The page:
For the first time ever, the US Environmental Protection Agency proposed rules for cutting methane emissions from oil and natural gas drilling companies, The New York Times reports. The regulations require companies to stop methane leaks from oil and gas wells, as well as capture escaped gas before it spreads in the environment.
Methane, a primary component of natural gas, is the second-most abundant greenhouse gas in the United States emitted by human activities. (Carbon dioxide is first.) The amount of methane in the atmosphere has almost doubled since pre-industrial times to 1,800 parts per billion. Methane is also about 25 times better at trapping heat than carbon dioxide, which has made it a crucial target for regulation in order to reduce the impact of global warming.
Methane is the second-most abundant greenhouse gas in the United States
These new regulations are part of a larger push by the Obama Administration to reduce planet-warming greenhouse gas emissions and combat climate change. They are the most significant part of that plan, which is meant to cut methane emissions from the oil and gas sector by 40 to 45 percent over the next 10 years. The EPA also issued new regulations for power plants earlier this month, requiring companies to cut carbon emissions by 32 percent by 2030.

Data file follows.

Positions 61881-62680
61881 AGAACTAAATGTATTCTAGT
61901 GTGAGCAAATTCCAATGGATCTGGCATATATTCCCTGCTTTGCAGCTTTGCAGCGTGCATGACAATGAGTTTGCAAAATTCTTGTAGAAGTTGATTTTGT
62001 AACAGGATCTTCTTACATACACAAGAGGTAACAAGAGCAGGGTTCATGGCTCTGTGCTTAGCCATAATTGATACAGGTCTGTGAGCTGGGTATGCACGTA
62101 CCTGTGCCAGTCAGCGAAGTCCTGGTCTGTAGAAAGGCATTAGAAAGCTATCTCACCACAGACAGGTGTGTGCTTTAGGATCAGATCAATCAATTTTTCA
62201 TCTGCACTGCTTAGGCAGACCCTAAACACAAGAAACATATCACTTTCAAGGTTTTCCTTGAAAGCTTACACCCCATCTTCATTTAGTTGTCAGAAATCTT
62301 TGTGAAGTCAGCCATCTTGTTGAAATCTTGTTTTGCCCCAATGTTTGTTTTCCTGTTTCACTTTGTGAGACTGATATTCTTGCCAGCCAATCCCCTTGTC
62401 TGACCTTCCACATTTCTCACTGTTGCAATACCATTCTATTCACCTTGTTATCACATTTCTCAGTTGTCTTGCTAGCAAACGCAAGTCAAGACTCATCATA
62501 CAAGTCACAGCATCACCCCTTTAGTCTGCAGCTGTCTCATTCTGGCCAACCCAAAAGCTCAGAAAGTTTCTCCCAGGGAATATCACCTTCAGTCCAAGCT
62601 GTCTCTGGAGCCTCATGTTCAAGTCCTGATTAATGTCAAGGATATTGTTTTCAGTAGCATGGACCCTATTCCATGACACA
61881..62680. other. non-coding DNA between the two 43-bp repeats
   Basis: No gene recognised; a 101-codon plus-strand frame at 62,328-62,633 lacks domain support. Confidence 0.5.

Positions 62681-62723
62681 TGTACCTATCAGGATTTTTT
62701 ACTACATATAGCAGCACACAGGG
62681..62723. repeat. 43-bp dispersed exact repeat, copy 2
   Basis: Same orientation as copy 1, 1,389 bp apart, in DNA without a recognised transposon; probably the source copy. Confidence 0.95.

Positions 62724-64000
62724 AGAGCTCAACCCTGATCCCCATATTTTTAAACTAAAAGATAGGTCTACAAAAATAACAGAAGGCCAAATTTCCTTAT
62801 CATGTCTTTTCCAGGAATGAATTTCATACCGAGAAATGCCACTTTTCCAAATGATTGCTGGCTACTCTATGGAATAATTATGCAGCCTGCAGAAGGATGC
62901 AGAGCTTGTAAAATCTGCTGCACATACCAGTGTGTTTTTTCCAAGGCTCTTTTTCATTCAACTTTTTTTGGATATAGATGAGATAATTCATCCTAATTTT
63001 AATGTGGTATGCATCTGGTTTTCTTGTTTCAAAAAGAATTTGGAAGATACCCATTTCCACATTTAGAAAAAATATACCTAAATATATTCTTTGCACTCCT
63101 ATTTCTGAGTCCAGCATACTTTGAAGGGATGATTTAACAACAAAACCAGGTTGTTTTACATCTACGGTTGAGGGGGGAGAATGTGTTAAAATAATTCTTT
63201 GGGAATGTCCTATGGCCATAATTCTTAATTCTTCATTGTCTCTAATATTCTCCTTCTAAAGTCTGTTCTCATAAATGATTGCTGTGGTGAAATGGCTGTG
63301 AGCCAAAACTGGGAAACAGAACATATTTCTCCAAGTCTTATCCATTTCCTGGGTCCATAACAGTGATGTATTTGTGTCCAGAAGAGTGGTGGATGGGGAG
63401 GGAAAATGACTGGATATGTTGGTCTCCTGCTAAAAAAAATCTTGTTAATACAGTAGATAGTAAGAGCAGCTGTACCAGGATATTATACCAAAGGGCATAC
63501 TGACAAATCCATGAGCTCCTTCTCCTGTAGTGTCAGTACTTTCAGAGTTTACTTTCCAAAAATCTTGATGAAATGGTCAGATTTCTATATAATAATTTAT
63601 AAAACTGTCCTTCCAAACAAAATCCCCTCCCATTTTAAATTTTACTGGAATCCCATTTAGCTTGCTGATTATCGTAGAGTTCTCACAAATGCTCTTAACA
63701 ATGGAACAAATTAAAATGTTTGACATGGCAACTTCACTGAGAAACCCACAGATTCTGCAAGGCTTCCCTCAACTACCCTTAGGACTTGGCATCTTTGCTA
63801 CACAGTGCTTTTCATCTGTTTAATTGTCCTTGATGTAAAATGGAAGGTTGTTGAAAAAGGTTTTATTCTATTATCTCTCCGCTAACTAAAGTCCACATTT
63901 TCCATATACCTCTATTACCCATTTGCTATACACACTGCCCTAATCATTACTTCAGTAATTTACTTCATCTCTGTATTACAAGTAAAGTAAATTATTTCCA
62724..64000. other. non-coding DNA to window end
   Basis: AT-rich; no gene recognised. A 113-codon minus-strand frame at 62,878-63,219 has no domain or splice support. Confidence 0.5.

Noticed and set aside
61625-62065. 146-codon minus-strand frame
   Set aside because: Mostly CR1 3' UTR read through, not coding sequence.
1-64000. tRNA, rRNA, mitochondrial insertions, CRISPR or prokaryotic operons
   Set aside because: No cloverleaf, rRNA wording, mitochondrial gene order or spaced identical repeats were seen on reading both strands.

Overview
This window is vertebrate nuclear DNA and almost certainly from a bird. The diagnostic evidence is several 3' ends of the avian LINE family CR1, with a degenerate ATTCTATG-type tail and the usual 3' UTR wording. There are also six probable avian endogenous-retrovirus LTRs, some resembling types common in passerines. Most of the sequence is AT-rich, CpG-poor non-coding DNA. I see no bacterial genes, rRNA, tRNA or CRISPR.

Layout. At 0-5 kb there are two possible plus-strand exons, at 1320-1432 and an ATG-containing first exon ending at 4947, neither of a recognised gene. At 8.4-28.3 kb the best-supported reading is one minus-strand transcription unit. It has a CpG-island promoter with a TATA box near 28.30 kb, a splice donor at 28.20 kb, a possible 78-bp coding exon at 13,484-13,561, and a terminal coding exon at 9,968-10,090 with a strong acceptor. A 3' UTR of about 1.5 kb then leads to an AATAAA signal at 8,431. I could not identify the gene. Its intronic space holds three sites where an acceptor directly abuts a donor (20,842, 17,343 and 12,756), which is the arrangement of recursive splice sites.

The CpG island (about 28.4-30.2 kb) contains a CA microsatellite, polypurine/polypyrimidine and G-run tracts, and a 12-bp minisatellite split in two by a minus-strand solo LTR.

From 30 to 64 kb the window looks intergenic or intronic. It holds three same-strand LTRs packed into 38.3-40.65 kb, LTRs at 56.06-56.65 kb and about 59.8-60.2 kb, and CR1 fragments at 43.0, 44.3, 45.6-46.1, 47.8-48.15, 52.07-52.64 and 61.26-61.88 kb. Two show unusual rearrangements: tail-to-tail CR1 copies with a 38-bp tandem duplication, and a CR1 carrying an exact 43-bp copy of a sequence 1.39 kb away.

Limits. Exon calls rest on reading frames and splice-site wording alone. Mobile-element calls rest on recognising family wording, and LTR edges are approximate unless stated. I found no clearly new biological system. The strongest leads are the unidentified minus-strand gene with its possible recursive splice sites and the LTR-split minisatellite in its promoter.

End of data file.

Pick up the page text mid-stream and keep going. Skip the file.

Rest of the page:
The regulations weren’t unexpected — many companies have already started installing new technology to stop methane leaks, according to the Times. The new regulations will cost the oil and gas industry about $420 million to implement by 2025, the Times quoted Janet McCabe, the EPA’s assistant administrator, as saying. The changes also mean captured methane can be reused in natural gas, McCabe said; that could save the industry as much as $550 million over the next decade.